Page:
Despair is intangible though it, too, has tangible results. However, they are less predictable than the results of violence. Systematic disenfranchisement may render people submissive enough to corral in the Warsaw Ghetto, but some few may respond to by rising up to confront despair. An abused work force may submit to economic austerity measures and make do with still less, even after 35 years of slow cuts and attrition; or it may join with others to Occupy public spaces. A woman may stay with an abusive partner because she’s afraid. Or she may set fire to his bed while he’s sleeping in it. It’s hard to predict.

Despair is not inevitable. Yet despairing people may be easier to intimidate and control, at least initially. So can it be reliably built into structures? I think not, but the more glaring the disparity between life as people are told it is and life as they experience it reliably leads to self-doubt, self-criticism, striving, stress, perception of failure, and depression. If there is no balance to or relief from these feelings, I think despair is a logical and rational outcome.

How does this play out in 21st century “America”? Let’s start where our children start: with education. Public schools are systemically underfunded; teachers are subjected to regulation and oversight that amount to abuse and in no way improve our children’s learning; reliance on standardized testing to quantify “achievement” discourages teaching of critical skills and leaves no time for deep analysis of topics and independent pursuits. (These skills have no use in a compliant work force, anyway.) As schools fail, they are privatized – public money is made available to for-profit teaching businesses, which have an unimpressive record of achievement. Higher education is heavily marketed as necessary for earning a good living. Not, you notice, as education, but as the ticket to more and better meals. But who markets college most aggressively? The structures that see indebted students as an endless revenue stream.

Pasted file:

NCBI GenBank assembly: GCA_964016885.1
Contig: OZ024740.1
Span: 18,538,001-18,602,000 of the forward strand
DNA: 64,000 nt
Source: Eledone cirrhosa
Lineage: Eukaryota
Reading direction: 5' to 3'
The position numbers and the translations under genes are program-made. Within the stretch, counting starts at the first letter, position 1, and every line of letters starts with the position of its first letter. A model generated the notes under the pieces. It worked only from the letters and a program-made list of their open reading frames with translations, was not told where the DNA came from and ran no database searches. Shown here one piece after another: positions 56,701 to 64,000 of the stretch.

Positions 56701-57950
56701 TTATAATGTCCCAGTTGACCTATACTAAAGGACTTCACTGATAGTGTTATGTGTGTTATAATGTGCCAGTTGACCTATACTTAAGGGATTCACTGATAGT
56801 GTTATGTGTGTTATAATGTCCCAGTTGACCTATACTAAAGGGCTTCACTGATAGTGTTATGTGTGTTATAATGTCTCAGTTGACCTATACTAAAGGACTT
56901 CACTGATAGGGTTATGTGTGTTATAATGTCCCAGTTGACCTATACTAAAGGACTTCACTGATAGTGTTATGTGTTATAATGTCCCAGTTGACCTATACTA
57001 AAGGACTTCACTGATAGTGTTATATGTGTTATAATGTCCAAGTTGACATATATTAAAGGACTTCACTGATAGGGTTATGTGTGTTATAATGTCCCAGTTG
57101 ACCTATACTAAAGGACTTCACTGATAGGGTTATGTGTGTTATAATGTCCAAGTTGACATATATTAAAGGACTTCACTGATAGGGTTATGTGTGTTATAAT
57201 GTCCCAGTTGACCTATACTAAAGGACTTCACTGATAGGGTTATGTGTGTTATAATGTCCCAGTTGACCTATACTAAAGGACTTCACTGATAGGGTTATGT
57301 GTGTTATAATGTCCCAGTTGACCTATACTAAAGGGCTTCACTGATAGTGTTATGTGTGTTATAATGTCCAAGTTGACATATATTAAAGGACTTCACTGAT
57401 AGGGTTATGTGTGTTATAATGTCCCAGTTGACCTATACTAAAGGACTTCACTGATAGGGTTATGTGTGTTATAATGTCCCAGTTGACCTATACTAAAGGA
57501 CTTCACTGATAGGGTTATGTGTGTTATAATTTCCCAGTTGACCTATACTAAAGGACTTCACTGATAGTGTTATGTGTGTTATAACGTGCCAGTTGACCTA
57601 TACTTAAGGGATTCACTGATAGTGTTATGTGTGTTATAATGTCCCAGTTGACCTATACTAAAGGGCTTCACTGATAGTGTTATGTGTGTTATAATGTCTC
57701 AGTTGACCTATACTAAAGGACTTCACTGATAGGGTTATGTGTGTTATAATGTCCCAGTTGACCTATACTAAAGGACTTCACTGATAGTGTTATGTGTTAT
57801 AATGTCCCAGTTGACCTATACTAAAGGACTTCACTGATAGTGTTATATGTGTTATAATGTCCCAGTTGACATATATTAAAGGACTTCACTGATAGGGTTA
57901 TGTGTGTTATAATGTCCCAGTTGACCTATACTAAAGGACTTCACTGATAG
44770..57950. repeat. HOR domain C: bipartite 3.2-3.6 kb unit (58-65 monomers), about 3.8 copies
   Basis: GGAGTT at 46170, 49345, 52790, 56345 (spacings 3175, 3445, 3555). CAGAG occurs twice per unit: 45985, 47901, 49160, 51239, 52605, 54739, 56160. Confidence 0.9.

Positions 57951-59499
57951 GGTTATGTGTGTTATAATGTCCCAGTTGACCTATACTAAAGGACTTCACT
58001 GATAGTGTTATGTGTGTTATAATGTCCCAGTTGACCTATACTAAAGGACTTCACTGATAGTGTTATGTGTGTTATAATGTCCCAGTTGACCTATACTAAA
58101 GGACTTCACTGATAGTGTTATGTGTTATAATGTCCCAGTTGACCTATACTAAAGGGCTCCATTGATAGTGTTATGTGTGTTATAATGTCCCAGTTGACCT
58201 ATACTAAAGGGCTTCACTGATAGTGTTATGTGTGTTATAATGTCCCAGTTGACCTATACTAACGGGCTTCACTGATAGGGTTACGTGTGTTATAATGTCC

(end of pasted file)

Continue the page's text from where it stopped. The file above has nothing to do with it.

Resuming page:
A hopeful student works hard, volunteers, takes unpaid internships, and graduates from college. (I heard on NPR that graduate schools care more about whether you’ve done an internship than about your grades or alma mater.) Only to find there are no entry-level jobs that pay enough to live on and pay back those loans, which are now due. This is true for English majors and engineers, though there may be a difference of degree. If our student can’t get a career level job in her field, her options are to go to graduate school (incurring more debt), take another internship (possibly unpaid) to “get experience,” or take whatever paying jobs she can land. Chances are good they will be part time and have no benefits, so she may work more than 40 hours a week and still go without health care and still be unable to both eat and pay back her loans.

In half of U.S. States, she will be subject to “right-to-work” laws, which essentially remove any illusion of trade from the employer/employee relationship and establish contemporary indentured servitude. Should she luck out and get a “real” job, her income will be about the same as mine was in 1990, but her expenses will be totally 21st century. Real wages in this country have not increased in over 30 years, while purchasing power has declined.